Artist: Lil Wayne
Album: I Am Not A Human Being II
Label: Young Money Entertainment / Cash Money Records / Republic Records
Release Date: 3/26/2013
The opening moments of I Am Not A Human Being II sound just as epic as you would expect from a Lil Wayne album. Or at least how you once envisioned one to sound.
Jazz pianist Eric Lewis tickles the ivories on the “IANAHB” intro with a thunderous, dramatic solo that would seem to serve as the perfect backdrop for the face of Young Money to catapult himself back into both relevance and reverence.
But then Dwayne Michael Carter steps to the mic, banally lighting his blunt and halting the heightening momentum of the past minute and a half as if he were throwing the E-brake on a runaway freight car, impetuously pulling the train into a station of displeasing mediocrity.
Not even five bars into the album, Wayne campaigns for the prospective presidency of his penis and awkwardly transitions that into saying he’s “in the ocean, getting shark p*ssy,” mocking us all for our naive expectations, reminding us why we questioned him in the first place.
Instances like these are more than few and far between on I Am Not A Human Being II. They’re the established norm.
Lil Wayne may not be a human being, but he’s no longer a mythical martian. He’s simply an above-average rapper who bogs down his own gravitas-laden records with a fusty flow and childish rhymes that rarely ever seem to deviate beyond references to his gentalia or his infatuation with cunnilingus, anymore.
If Tha Carter IV unofficially marked the death of Wayne’s status amongst rap’s elite, I Am Not A Human Being II serves as the two-year memorial service. At the very least, it’s semi-eventful.
There is definitely a few solid cuts on I Am Not A Human Being II, it’s just that whenever the album appears to approach a peak, Wayne provides a valley of equal or greater value.
On the Detail-produced “Romance,” one of the more impressive instrumentals on the project, Wayne completely destroys the mood of the record with smirk-inducing lines like “I stand up in that p*ssy like a sunroof” and a hook in which he so eloquently states “The best part of waking up is breakfast after a nut,” to the tune of the famed Folgers’ jingle. How is one expected to take Wayne’s music seriously when it’s abundantly clear that he himself doesn’t even?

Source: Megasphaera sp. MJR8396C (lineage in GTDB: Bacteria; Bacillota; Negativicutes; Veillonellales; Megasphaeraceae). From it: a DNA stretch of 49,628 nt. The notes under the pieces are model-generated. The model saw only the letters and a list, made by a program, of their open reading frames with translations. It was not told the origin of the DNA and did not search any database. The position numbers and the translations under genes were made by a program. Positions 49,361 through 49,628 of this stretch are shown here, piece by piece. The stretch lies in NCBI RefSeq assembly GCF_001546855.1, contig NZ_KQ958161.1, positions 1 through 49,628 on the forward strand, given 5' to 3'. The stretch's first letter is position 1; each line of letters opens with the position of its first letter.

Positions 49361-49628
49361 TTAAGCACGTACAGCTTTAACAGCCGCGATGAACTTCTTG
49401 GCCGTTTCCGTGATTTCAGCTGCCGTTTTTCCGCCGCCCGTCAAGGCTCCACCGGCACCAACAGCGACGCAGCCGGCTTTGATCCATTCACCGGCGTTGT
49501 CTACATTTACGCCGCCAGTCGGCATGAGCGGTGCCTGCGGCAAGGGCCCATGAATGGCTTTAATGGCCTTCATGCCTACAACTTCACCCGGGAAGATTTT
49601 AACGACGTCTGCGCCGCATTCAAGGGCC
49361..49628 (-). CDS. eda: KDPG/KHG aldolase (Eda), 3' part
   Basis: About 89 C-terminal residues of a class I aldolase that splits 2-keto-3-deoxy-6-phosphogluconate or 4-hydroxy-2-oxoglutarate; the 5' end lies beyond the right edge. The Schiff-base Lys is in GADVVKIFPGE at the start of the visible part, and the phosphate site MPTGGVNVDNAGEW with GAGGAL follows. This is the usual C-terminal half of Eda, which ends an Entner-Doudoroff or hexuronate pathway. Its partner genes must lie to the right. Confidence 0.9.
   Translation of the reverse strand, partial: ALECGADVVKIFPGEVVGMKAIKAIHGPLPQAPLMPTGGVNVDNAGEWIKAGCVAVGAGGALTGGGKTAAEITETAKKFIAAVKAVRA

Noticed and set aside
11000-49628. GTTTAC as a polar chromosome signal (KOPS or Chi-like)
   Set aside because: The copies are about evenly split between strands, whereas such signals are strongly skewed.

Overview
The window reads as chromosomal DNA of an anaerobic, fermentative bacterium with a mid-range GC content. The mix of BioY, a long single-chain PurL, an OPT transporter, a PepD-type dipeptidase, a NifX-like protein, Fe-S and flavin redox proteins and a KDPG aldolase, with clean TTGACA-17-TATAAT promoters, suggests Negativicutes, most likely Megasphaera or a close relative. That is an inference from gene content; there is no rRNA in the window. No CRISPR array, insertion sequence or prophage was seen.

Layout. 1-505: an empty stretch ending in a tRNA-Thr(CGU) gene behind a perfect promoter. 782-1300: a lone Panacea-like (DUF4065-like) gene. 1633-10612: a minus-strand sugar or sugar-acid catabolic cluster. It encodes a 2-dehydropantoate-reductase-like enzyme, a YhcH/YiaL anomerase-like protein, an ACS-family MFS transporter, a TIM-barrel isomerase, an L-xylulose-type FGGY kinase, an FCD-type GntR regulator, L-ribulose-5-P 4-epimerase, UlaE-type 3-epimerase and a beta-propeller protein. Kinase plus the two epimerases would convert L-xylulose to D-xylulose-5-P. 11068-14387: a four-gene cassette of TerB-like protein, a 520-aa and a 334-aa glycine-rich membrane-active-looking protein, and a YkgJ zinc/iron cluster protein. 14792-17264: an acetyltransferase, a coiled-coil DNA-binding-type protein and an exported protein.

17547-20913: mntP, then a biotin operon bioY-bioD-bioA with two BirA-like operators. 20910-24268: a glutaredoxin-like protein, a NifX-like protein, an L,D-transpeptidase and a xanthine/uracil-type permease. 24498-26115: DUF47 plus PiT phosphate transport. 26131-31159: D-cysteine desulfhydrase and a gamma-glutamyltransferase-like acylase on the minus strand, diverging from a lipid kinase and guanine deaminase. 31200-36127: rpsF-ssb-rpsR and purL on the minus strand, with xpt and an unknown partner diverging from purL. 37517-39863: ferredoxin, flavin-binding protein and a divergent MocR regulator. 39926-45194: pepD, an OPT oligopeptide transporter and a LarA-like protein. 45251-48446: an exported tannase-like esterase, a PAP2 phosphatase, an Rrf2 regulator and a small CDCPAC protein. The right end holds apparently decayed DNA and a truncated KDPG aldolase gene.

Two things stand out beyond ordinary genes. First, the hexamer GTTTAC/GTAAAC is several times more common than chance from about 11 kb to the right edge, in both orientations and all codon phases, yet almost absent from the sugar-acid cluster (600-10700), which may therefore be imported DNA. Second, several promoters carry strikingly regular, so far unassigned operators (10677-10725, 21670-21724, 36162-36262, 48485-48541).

The album’s most successful single “Love Me” features an equal parts eerie and encapsulating beat by en vogue producer Mike WiLL Made It and a captivating hook by resident hook deities Future and Drake. Again though, we see Wayne as his own worst enemy, stumbling over his own awkwardly sexual syllables and bringing the entire track down with him. “Girl, I fuck who I want and fuck who I don’t/ Got that A1 credit, that’s that filet mignon/ She said “I never want to make you mad I just want to make you proud”/ I said “Baby just make me cum/Then don’t make a sound.”
Whereas Wayne’s brilliance once lied in his ingenuity, those same eccentric intricacies have manifested into a superfluous schtick that casts a dark, sullied shadow too large even for outstanding supporting performances from the likes of Future, Drake, Juicy J and Gunplay to escape.
To further frustrate matters, there are flashes, albeit extremely brief ones, of the Weezy F of yesteryear. “Gunwalk” showcases Wayne spitting with machine gun explosiveness while “Trigger Finger” features the 30-year-old emcee waxing poetic over a sinister beat with daunting dexterity and threatful boasts. It’s over these two Juicy J-produced instrumentals, where Wayne plays the role of the gun-toting vigilante that he seems most comfortable and in his element.
While the majority of the production isn’t bad, the album as whole is all-over-the-place sonically and sounds a lot more like a big-budget mixtape, than a cohesive project. Much like the bulk of Wayne’s bars, there is no direction, rhyme or reason. No feeling, except that of creative emptiness.
Whether he’s bored, uninspired or just doesn’t give a f*ck (or perhaps all three), the only thing that Wayne seems to be out to prove on his tenth studio album is just how far removed he is from his enigmatic “mixtape monster” glory days.
In late 2007, Wayne made the rapid leap from hot feature artist to sacrosanct superstar, polarizing the hip hop game with his unforeseen work ethic and ethereal delivery. Half a decade later, ironically Wayne represents everything we’ve seen and heard before, struggling to keep pace with a volatile, progressive genre.
Wayne isn’t just hustling backwards, he’s stuck in reverse, accelerating down a 300-foot cliff. Creatively spontaneous rhymes and unpredictability have been replaced by calculated, redundant punchlines. An infectious fire and general energy that once permeated his verses extinguished by a lazy, apathetic approach.
When he was at his pinnacle, regardless of the substance of his verses, Weezy attacked the mic with a ferocity and insatiable hunger where you almost feared he’d explode through your speakers and swallow your earlobes whole.
That sense of desperation is nearly extinct, as is the market demand for his music. I Am Not A Human Being II sold just over 200,000 units its first week in stores, a far cry from the 964,000 moved by 2011’s Tha Carter IV.
Lil Wayne has said that he plans to retire following the release of Tha Carter V, and whenever that project should surface is anyone’s guess.
Perhaps it would behoove the man who once proclaimed himself “the next Tupac” to step away from the booth for a while and decide if, at a tired 30, he is physically capable of holding the seemingly debilitating weight of such a title ever again. Or if he even wants to.
Whether Wayne’s recent brush with death by sizzurp fuels a heroic career comeback, or he chooses to permanently retire to the role of full-time father and “best rapper alive” emeritus, perhaps we’d all be better served either way.